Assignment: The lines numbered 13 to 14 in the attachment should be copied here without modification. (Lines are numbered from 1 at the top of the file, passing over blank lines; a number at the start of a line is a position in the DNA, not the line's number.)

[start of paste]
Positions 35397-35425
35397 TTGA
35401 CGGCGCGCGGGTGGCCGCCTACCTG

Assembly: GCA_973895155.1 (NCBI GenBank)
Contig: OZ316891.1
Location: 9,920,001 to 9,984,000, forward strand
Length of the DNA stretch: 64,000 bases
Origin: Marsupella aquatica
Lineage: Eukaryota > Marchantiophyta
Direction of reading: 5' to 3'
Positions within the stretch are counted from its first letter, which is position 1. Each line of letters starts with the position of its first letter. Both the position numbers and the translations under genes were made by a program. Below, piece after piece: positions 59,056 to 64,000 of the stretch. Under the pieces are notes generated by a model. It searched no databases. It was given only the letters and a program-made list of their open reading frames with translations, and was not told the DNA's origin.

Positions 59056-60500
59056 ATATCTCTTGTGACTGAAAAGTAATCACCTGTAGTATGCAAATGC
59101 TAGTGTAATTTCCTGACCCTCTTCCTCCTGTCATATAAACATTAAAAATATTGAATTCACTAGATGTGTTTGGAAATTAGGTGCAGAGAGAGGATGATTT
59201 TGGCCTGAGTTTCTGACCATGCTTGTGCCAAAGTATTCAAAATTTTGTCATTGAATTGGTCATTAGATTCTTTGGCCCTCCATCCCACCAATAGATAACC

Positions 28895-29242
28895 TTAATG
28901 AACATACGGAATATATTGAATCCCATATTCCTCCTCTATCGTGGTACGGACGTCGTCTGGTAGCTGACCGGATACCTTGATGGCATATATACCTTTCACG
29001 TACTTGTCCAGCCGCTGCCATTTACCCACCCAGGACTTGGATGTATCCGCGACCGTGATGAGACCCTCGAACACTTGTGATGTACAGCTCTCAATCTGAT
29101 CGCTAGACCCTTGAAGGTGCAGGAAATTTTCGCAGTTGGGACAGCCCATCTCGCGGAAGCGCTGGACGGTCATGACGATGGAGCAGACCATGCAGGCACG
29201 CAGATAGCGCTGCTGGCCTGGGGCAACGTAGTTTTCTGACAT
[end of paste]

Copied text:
59056 ATATCTCTTGTGACTGAAAAGTAATCACCTGTAGTATGCAAATGC
59101 TAGTGTAATTTCCTGACCCTCTTCCTCCTGTCATATAAACATTAAAAATATTGAATTCACTAGATGTGTTTGGAAATTAGGTGCAGAGAGAGGATGATTT